Advocating for compassionate and human-centered data collection and analysis in education
I've been really really really really really honored to support the work of Dr. Jeff Duncan-Andrade and Dr. Allyson Tintiangco-Cubales while at Teaching Excellence Network (TEN.) They are revolutionary educators who work tirelessly to train teachers to better serve their communities. I could go on and on about the courage, kindness and devotion I've witnessed in these two humans, but maybe that's best saved for a conversation over coffee so you can see me cry in person.
TEN has a lab school in Oakland, CA called Roses in Concrete. Jeff founded the school at the behest of his former high school students who had grown up and now had children of their own - they wanted him to teach their children like he had taught them.
TEN and Roses have teamed up to be part of the Building Equitable Learning Environments (BELE) Network, an initiative of the Raikes Foundation. As part of this network, we're sharing our commitment and practices of creating educational equity at Roses and in the other schools we work with through TEN.
My contribution to the BELE Network has been to blend all I've learned from supporting Jeff, Allyson and the hundreds of passionate educators involved with TEN and my training in user centered design practices to create a guiding document on equitable data collection, analysis and use.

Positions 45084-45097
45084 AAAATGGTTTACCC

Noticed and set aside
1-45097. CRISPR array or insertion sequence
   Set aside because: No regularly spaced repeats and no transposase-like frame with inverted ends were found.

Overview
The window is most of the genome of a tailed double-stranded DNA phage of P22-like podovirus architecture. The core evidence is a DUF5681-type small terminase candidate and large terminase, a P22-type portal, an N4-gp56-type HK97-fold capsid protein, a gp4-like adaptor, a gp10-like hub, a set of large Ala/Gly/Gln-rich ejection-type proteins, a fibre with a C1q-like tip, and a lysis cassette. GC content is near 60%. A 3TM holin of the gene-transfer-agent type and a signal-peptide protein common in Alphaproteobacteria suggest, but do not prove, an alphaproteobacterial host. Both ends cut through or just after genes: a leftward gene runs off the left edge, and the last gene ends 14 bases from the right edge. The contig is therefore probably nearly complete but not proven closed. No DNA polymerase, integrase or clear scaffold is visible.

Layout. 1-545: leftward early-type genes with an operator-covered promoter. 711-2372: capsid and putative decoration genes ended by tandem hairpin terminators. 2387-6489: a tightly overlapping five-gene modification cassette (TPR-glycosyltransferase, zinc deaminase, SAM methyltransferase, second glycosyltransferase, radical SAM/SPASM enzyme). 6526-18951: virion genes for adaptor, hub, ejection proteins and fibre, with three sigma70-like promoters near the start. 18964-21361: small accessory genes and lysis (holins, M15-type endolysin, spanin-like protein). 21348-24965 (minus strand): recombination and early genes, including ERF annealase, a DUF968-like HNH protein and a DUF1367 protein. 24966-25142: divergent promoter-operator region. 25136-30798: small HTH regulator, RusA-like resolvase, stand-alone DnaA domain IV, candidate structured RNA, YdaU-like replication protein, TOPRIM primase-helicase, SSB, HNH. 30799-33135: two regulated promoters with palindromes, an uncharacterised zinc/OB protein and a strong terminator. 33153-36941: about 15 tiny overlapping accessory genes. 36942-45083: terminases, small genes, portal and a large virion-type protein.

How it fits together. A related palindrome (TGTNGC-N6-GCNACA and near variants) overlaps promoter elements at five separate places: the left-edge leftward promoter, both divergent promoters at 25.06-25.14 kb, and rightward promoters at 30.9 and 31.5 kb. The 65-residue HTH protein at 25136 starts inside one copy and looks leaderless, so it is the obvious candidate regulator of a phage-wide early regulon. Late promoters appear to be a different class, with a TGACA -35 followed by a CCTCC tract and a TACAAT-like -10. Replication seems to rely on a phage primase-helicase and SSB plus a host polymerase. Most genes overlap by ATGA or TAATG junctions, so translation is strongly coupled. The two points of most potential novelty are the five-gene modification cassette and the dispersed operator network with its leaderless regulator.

The document both lays out how data collection, analysis and display can harm oppressed communities and perpetuate biases while also providing concrete examples of how to create online and offline forms that lessen this harm. In the article, I also address how to display data in a way that doesn't perpetuate bias and include an ever-evolving checklist to help catch bias before it makes its way into our forms and presentations to start with. Our fellow organizations in the BELE Network have used the document to spur discussion, internally and with the the schools they work with, about equitable best practices in data collection.
I would very much love to link you to this article, but it's currently unavailable while we prepare for submission to academic reviews. This is due to their rules around not accepting work that has been previously published.
But let's talk! I'd be happy to walk through the article together!